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I’m not sure if the 2023 sequoia has the same type of 4wd system as the tundra, or if it similar to the previous model sequoia with a center locking differential in the transfer case. From what I can find, it’s like the tundra with a standard 2HI/4HI/4LO transfer case.

I also live where we get snow several months out of the year. It piles up and stays cold, but sometimes it sticks to the roadways for weeks at a time before slowly evaporating from sunny days. I’ve always owned a 4wd and haven’t liked my Auto4wd GM type systems. They are wonky to engage and have always caused issues with the transfer case, front driveline, or front diff. I don’t leave my vehicles in 4wd all the time but have it when I need it. The only issues with the traditional 4wd system in my 2nd Gen tundra is turning in to parking spaces in patchy or partly dry pavement. But I find it to be a very minor inconvenience.

We also have a 2nd Gen sequoia for the family trickster with the locking center diff and it’s the bee’s knees. You can just leave it in 4wd all the time (even if it’s not snowy, but I don’t) and engage the center diff lock when there’s enough snow to warrant it. It is far superior to the domestic brands’ Auto4wd systems (happy to elaborate, but they are VERY different systems than the 2nd Gen sequoias). I honestly stopped using the auto4wd in them since I felt that they made the vehicle handling more unpredictable and either left it in 2Hi or just went straight to 4 hi. Even many AWD systems on midsize SUV’s are just front wheel drive that will engage the rear tires occasionally. The sequoia, on the other hand, never leaves me guessing. While I wish the tundra had the same system, I don’t find the tundras system to be lacking or problematic or inconvenient. Perhaps a 2022 or older Sequoia would be a better fit for you?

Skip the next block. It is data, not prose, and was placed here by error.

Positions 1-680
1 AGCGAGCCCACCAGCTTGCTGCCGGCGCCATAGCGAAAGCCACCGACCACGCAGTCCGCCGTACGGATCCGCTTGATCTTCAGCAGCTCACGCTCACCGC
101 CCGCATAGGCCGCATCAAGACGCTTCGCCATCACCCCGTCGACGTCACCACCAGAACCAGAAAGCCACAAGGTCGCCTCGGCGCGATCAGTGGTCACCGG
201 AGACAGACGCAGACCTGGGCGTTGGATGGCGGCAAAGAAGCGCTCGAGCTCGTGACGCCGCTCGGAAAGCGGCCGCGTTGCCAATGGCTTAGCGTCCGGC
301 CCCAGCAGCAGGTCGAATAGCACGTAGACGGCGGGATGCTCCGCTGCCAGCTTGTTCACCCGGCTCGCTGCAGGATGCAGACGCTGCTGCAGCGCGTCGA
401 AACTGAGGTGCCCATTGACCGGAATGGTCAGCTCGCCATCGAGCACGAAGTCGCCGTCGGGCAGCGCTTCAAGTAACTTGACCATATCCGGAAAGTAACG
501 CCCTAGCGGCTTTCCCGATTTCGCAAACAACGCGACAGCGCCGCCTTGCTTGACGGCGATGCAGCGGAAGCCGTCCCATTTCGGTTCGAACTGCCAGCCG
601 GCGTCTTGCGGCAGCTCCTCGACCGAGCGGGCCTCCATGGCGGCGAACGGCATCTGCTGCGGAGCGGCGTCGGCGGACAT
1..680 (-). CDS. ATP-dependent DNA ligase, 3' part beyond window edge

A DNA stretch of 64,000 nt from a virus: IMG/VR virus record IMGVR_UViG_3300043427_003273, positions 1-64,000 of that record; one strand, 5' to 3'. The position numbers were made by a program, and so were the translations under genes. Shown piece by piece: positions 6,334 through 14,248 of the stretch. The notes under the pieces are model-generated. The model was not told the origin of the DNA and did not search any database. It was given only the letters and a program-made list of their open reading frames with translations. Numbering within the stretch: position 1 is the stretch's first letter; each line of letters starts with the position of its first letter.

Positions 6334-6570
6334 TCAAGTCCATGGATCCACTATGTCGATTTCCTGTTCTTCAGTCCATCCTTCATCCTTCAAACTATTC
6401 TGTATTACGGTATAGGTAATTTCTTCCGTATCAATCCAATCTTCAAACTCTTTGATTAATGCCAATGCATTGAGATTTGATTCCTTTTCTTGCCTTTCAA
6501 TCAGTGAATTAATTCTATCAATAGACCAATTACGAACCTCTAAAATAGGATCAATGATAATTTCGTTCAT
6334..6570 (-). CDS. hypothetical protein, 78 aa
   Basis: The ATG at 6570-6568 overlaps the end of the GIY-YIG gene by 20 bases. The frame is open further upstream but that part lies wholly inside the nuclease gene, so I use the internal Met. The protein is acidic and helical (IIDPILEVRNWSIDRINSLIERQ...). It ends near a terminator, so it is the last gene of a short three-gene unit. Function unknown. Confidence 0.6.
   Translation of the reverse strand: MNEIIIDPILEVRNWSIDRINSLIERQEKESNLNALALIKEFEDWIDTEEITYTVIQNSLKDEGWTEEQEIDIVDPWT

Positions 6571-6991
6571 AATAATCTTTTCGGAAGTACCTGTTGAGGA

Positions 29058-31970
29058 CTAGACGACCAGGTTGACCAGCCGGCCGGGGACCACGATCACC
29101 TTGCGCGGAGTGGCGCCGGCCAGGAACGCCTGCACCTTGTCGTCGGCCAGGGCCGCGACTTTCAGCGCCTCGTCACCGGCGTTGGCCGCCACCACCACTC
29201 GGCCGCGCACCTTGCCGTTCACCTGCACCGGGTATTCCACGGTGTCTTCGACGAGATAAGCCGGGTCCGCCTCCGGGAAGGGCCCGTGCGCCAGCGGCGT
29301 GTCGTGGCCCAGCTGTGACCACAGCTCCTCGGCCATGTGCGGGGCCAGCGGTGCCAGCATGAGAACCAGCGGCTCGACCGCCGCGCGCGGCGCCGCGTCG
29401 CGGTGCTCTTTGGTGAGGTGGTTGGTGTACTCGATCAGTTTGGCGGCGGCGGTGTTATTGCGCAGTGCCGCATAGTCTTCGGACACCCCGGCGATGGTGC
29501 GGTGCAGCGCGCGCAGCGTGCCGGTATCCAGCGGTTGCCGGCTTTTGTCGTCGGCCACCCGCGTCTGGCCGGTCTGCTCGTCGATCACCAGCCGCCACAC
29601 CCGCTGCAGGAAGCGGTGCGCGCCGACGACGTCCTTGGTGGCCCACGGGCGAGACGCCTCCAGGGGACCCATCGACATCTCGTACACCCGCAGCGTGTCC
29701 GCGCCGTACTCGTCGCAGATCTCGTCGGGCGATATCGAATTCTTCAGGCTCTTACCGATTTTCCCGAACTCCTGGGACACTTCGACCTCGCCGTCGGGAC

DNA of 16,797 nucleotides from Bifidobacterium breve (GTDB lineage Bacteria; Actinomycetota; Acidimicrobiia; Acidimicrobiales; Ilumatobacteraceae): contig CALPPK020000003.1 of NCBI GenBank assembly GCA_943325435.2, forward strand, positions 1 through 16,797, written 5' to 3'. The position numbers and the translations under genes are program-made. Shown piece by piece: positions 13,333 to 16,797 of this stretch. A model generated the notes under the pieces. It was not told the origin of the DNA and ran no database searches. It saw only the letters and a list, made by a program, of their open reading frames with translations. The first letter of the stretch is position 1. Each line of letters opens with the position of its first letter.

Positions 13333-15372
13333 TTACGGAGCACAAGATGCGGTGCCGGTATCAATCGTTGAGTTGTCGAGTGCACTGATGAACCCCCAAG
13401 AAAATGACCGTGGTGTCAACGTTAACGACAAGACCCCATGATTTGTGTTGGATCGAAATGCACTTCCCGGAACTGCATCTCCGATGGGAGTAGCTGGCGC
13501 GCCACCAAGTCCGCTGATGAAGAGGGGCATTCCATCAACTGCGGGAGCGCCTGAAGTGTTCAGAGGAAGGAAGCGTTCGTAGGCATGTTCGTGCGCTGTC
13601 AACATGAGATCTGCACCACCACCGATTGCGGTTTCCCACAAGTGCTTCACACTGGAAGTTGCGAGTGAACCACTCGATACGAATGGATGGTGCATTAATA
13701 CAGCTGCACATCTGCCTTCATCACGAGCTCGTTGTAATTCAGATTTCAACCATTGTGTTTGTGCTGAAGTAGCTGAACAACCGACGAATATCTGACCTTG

So I understand your dilemma. It doesn’t take much effort to learn how to use a standard 4wd system effectively - you do, however, need to be thinking a step ahead for when you think you might need it. Well, kinda, anyways. Also, Toyota’s Nannie’s - as intrusive and cursed as they can be - are very effective at keeping your vehicle pointed the right direction in inclement weather. Almost all of the other rear wheel drive platforms that I’ve driven like to kick out sideways on snowy or icy roads, requiring driver input. This sometimes even happens with constant throttle input and speed just driving straight down the road. But I’ve seen and felt the traction control/stability control engage several times in very similar conditions to keep my truck going straight down the road with very little - if any - input or correction from the driver. It’s kinda spooky how fast the computer will cut power and apply a brake at the correct tire to maintain control. It’s the cutting power part that aggravates most folks, but once you figure out what it’s doing you learn how to use it effectively.

If safety is your concern, then a great set of tires (think snow tires for the winter) and good driving habits make a much safer ride than auto 4wd. Whatever vehicle you choose, familiarize yourself with its driving characteristics in all weather (empty parking lots with traction control disable will tell you heaps :) ).
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